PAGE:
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Human Pharmaceuticals in the Aquatic Environment: A Review of Recent Toxicological Studies and Considerations for Toxicity Testing

  • John M. Brausch
  • Kristin A. Connors
  • Bryan W. Brooks
  • Gary M. Rand
Chapter
Part of the Reviews of Environmental Contamination and Toxicology book series (RECT, volume 218)

Abstract

Widespread detection of human pharmaceuticals in the environment, ranging between ng/L and mg/L levels in surface waters and effluents and ng/kg to mg/kg levels in aquatic and terrestrial organisms, has caused increased concern of potential ecological effects and hazards to aquatic species and fomented new investigations of potential effects of biosolids and effluents from wastewater treatment plants. Here, we critically review such recent research on the aquatic toxicity of human pharmaceuticals to aquatic organisms. Toxicity testing considerations are examined for differences in sensitivities among aquatic organisms and acute and chronic response thresholds. We further provide perspectives and recommendations, including integration of adverse outcome pathway approaches, during future ecotoxicological studies of human pharmaceuticals in the environment.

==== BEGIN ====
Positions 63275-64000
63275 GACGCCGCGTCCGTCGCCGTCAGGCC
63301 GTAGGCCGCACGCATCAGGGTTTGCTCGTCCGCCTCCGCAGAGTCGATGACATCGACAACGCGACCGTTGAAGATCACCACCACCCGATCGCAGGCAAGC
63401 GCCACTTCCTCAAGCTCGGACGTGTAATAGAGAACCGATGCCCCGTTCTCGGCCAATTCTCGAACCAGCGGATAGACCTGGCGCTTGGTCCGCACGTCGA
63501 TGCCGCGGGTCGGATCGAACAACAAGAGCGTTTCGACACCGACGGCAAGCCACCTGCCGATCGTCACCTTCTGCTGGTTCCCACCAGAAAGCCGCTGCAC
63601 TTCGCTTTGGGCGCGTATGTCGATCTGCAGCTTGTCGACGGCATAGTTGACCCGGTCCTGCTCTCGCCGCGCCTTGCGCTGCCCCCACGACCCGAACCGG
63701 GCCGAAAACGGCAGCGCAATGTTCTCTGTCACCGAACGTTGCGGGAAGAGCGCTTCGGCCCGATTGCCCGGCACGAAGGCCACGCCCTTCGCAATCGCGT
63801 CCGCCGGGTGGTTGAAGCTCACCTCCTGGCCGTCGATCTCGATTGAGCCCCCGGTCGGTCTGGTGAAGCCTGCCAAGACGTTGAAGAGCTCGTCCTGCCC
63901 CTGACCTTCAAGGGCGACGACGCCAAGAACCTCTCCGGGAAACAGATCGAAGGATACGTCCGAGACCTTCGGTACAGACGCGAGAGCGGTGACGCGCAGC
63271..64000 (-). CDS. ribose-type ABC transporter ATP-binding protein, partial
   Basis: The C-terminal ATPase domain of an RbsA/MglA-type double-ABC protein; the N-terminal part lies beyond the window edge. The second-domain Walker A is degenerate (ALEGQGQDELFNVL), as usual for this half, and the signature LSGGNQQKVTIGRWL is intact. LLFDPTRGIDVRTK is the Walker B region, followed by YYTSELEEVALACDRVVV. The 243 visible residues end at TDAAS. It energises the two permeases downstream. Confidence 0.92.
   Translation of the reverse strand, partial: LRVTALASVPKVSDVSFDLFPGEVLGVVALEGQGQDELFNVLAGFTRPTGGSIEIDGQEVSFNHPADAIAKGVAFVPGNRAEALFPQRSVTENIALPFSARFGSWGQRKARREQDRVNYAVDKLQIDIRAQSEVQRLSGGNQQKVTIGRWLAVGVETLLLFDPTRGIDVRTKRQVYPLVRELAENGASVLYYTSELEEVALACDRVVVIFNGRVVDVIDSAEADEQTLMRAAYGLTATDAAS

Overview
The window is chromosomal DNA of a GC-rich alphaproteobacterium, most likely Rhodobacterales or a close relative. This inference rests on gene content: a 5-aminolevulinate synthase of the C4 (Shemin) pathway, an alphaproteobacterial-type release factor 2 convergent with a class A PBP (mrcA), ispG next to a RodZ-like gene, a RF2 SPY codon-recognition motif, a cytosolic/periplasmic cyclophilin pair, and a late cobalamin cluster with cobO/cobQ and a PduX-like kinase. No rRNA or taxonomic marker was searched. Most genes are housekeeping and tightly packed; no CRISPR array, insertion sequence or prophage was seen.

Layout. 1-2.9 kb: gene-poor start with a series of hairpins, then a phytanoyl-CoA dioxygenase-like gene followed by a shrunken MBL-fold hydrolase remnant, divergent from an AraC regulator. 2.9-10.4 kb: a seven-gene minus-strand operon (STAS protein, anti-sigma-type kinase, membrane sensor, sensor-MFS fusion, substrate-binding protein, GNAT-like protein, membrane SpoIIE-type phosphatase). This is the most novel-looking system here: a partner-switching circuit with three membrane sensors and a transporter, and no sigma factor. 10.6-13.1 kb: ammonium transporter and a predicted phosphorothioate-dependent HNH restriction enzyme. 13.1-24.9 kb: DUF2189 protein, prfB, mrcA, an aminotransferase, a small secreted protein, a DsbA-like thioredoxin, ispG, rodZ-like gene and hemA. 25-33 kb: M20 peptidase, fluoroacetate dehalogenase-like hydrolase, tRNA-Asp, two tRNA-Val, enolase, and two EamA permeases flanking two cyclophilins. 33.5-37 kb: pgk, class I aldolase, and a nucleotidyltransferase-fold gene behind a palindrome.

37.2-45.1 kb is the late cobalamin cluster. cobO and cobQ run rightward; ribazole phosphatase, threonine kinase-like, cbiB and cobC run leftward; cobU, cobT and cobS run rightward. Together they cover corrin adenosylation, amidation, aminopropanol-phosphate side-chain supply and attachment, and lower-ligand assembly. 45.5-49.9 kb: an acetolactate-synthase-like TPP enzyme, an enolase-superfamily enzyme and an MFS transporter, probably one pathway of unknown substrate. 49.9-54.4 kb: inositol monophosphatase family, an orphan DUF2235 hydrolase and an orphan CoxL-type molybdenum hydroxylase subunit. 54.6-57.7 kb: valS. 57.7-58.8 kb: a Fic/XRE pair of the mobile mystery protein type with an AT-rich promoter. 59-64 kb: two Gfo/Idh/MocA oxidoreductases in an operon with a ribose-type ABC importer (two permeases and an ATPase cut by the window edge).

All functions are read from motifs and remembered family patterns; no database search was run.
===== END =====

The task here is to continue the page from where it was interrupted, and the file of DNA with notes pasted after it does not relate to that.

Notes

Acknowledgments

We thank Jason P. Berninger for useful discussions and assistance with information used to develop Figure 1.

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Copyright information

© Springer Science+Business Media, LLC 2012

Authors and Affiliations

  • John M. Brausch
    • 1
  • Kristin A. Connors
    • 2
  • Bryan W. Brooks
    • 2
  • Gary M. Rand
    • 1
  1. 1.Ecotoxicology and Risk Assessment Laboratory, Department of Earth and Environment, Southeastern Environmental Research CenterFlorida International UniversityNorth MiamiUSA
  2. 2.Department of Environmental Science, Center for Reservoir and Aquatic Systems Research, Institute of Biomedical StudiesBaylor UniversityWacoUSA

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